Spending on cars and trucks is 15.1 percent higher than it would have been on the 2019 trajectory; spending on furnishings and durable household equipment is 16.6 percent higher; and spending on recreational goods is a whopping 26 percent higher.
Altogether, durable goods spending is running $348.5 billion higher annually than it would have been in that alternate universe, as Americans have spent their stimulus checks and unused travel money on physical items.
The housing sector is experiencing nearly as big a surge. Residential investment was 14.4 percent above its prepandemic trend, representing $90 billion a year in extra activity. And that was surely constrained by shortages of homes to sell, and lumber and other materials used to make them. It is poised to soar further in coming months, based on forward-looking data like housing starts.
Another bright spot is business investment in information technology. The tech industry has been comparatively unscathed by the crisis. Spending on information processing equipment in the first quarter was 23 percent higher than its prepandemic trend, and investment in software 7.4 percent higher.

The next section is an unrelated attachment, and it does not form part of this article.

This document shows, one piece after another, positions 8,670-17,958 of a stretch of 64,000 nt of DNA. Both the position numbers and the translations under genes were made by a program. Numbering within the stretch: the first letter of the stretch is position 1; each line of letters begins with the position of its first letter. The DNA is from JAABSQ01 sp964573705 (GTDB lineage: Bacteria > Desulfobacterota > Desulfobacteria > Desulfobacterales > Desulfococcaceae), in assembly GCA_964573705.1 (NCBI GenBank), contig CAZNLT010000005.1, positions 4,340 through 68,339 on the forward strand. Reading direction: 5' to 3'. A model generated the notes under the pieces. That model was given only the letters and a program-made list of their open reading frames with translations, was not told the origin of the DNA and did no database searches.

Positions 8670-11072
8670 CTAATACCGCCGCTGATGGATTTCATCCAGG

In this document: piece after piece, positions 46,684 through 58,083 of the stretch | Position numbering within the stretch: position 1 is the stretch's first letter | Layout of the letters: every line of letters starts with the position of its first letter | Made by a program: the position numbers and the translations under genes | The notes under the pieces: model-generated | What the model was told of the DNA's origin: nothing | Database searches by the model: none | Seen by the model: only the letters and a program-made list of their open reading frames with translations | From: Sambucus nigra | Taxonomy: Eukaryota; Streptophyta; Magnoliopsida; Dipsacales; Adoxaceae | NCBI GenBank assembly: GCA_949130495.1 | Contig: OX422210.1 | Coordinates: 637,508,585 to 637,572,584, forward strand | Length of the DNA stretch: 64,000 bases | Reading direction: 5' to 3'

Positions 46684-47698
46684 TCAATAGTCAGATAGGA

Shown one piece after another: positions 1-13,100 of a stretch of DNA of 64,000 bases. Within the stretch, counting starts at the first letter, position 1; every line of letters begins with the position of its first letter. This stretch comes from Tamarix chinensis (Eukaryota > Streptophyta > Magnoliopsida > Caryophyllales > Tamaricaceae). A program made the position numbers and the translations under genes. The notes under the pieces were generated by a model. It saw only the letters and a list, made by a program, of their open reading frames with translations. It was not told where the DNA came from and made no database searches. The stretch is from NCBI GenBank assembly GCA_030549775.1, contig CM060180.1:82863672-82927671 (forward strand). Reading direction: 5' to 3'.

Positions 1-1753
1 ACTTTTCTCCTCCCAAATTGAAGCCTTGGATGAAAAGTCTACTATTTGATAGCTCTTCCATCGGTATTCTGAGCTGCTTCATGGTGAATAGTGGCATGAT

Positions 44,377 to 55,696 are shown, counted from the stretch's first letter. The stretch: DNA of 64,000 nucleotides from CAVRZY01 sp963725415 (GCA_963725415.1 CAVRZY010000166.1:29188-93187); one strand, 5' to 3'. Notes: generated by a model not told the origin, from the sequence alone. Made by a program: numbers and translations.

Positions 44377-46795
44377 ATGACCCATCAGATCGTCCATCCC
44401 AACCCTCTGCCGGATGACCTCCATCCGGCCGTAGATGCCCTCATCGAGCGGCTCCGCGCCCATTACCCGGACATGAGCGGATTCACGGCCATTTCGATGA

Spending on transportation services remains 23 percent below its prepandemic trend, recreation services 31 percent, and restaurants and hotels 19 percent.
Those three sectors alone represent $430 billion in “missing” economic activity — largely equivalent, it’s worth noting, to the combined shift of economic activity toward durable goods and residential real estate.
A corollary shows up in trade data. Services exports are down 26 percent compared with the prepandemic trend, which reflects in significant part the freeze-up in global travel.
Here is the full NYT story.